Ye Olde Coppe Shoppe
Scotland PA33 1AA
12th December 1989
Dear Unkul Martin,
Dad says he's always too busy to write letters or send cards so I thought I'd take the liberty of writing in his stead [mum chose the card].
'Though I'm called young Rory my dad has a lot of other names for me such as King Pong or Fu-man Pooh and a few others that I don't quite understand yet. You'd think he'd be pleased to know that I'm awake at 2 a.m. and can't get back to sleep again.
I hope you are well and not smit by these virules that are plagueing the country. My dad is the first in the household to fall foul of the epidemic. He's been blowing his nose so often I'm surprised his head hasn't caved-in yet.
I'm very healthy and chubby at the moment thanks mainly to the mountainous intake of scrummy Milupa instant mix yumptious din-dins. I've discovered that by blowing very hard just as mum puts the spoon to my mouth can create quite a startling effect and sound. Mum and dad don't seem to be suitably impressed by this but I think it great fun, especially when it splats onto mum's glasses.
My career development is proceeding well with the advent of two-up and two-down front teeth. The first tooth was discovered by mum when she tried to howk-out a dollop of paper that was stuck to the roof of my mouth. What's a little bugger?
Mobility and speed are fast developing and I can reach lots of objects called "don't touch". I like to play with dad's stereo but he wasn't too impressed when he found a McVities Rich Tea Biscuit stored in his cassette deck. I like to listen to his rock music though which gives him a chance to wind up the volume to self destruct. Mum isn't too keen on this especially when her ornaments start dancing about the cabinet.
Well, I hope your Christmas is cheery and the New Year brings contentment.
Best wishes and slaver
11 Thames Court
Surrey KT8 9TP
Dear Little Rory,
Thank you for your letter at Christmas. Why dads are always to busy to write letters themselves is beyond me. Anyone would think they had to work for a living.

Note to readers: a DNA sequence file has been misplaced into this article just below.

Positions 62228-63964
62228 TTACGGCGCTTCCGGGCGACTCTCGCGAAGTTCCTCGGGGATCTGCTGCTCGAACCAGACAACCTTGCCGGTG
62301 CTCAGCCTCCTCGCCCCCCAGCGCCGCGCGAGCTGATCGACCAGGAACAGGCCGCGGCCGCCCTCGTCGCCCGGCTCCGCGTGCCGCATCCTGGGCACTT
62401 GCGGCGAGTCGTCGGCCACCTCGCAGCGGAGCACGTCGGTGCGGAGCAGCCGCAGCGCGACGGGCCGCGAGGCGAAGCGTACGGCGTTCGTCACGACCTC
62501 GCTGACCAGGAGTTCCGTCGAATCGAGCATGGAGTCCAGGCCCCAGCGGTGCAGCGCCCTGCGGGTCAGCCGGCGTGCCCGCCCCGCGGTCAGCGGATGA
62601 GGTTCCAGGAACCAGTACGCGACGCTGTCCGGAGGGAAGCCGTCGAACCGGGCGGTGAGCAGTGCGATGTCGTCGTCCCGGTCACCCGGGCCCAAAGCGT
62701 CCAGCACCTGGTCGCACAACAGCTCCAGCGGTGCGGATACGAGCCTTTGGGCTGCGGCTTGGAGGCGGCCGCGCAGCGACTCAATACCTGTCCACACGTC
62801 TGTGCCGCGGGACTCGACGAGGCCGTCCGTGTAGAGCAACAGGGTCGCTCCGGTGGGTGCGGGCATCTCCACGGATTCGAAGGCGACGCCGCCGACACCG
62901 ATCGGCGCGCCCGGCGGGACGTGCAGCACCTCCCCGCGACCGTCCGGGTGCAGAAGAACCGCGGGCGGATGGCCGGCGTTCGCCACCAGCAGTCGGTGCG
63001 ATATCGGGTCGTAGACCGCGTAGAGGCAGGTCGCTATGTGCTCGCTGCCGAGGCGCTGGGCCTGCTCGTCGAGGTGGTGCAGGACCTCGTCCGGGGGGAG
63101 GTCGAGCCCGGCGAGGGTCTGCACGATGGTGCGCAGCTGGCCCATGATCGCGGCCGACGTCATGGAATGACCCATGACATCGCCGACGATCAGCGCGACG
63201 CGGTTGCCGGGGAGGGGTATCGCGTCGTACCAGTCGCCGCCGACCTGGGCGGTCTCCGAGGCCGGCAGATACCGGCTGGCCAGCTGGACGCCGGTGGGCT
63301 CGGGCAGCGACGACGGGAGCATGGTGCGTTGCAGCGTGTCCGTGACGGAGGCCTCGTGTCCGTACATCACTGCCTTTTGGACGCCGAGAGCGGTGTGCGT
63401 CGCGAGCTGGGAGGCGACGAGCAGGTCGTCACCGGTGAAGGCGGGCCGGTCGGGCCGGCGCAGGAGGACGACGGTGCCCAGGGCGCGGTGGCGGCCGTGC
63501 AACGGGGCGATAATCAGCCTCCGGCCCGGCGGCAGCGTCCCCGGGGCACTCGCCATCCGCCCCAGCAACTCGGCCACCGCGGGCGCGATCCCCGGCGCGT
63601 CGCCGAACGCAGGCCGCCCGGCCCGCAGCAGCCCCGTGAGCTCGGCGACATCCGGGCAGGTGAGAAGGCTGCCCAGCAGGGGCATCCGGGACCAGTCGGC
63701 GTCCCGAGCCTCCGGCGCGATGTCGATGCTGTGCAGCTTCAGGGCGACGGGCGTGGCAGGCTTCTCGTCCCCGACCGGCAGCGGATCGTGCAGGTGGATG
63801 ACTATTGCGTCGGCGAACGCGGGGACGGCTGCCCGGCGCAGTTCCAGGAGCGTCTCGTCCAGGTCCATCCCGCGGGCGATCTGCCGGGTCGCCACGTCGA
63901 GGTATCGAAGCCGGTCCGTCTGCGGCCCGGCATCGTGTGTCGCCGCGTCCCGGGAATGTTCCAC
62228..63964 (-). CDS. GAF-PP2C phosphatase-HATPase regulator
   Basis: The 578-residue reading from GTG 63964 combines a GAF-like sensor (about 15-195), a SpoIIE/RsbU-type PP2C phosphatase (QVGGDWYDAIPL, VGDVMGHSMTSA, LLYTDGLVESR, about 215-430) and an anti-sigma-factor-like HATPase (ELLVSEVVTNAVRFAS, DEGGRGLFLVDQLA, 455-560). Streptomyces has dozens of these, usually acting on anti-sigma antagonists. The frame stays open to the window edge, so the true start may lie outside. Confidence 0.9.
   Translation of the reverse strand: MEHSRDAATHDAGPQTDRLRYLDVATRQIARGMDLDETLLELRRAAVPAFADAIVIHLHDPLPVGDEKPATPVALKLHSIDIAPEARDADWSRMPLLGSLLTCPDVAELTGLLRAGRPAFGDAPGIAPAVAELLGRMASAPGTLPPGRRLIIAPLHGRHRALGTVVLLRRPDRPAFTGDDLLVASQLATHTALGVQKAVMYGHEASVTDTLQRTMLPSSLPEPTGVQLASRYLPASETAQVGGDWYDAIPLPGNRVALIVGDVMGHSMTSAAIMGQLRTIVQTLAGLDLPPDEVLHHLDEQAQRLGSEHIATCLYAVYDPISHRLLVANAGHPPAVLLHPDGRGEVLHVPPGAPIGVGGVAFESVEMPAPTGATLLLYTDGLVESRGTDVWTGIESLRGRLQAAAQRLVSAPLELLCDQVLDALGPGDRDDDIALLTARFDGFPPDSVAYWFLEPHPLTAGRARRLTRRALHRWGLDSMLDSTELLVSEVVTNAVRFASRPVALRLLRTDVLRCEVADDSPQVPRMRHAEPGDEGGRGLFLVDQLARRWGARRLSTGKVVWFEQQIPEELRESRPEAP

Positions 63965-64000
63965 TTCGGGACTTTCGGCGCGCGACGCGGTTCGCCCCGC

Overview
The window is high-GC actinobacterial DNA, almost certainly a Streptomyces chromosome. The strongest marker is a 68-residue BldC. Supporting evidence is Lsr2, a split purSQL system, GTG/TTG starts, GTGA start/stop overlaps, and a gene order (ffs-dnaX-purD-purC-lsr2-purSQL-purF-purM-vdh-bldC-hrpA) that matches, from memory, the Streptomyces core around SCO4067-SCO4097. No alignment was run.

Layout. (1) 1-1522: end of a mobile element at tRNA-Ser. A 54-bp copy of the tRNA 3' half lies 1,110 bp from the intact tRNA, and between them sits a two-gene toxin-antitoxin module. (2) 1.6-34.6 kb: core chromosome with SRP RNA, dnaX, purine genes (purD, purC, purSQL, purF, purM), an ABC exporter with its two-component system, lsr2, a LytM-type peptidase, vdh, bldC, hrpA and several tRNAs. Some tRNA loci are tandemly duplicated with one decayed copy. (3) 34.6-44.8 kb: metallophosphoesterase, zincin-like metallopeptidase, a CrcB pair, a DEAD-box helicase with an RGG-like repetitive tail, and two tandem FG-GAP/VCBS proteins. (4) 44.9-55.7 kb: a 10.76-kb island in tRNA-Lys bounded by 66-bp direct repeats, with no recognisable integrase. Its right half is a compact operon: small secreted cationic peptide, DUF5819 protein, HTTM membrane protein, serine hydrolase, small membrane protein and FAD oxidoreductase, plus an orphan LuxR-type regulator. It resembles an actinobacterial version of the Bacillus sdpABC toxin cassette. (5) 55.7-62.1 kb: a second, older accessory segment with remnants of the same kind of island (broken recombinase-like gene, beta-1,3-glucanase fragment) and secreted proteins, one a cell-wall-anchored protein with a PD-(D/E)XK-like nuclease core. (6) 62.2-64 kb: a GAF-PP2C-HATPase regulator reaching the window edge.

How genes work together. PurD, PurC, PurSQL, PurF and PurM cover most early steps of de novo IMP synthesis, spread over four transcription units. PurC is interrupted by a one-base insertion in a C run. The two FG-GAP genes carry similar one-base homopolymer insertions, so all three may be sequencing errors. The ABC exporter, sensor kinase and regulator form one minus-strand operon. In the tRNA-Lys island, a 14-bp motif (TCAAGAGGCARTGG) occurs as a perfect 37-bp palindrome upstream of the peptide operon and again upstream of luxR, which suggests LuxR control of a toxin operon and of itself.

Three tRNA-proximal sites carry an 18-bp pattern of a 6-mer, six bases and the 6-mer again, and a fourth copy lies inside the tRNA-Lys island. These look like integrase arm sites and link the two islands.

I was glad to hear you are wide awake at 2 o'clock in the morning. To draw attention to this fact I would recommend holding onto the bars of your cot and jumping vigorously up and down until you are violently sick onto the carpet.
The trick of splurting your food onto Mum's glasses is a good beginning, but I think it is time you progressed to the more mature practice of placing your full dinner bowl upside down on your head; or indeed anyone else's.
The objects you are now able to reach are not called "don't touch"; in this you appear to be labouring under a misapprehension. These are, in fact, word of encouragement and pleasure. I cannot think why your Dad should be displeased to find a McVities Rich Tea Biscuit in his cassette player. I can only think that he does not like plain biscuits. Next time you should first cover it with lots and lots of lovely treacle. I am sure this will suitably impress him.
I noticed you drew a veil over the details of your nappy changing. I cannot think why you should want to do this. Now is the time you should start serious work on your bowel control. The first stage is to wait until just after a clean nappy has been fitted before "unloading". The bounteous joy of your Mum will be heightened if this can be repeated several times in as short a space of time as possible. The second stage is more difficult as it involves not only excellent bowel control but also good timing and superb accuracy. With diligent practice you will be astonished how little will fail to hit her.
I hope, little Rory, you will put into practice the little wheezes I have detailed and which make parenthood such a memorable experience.
Keep up the good work,
P.S. In your letter you asked what "a little bugger" was. This is like your Dad, only smaller.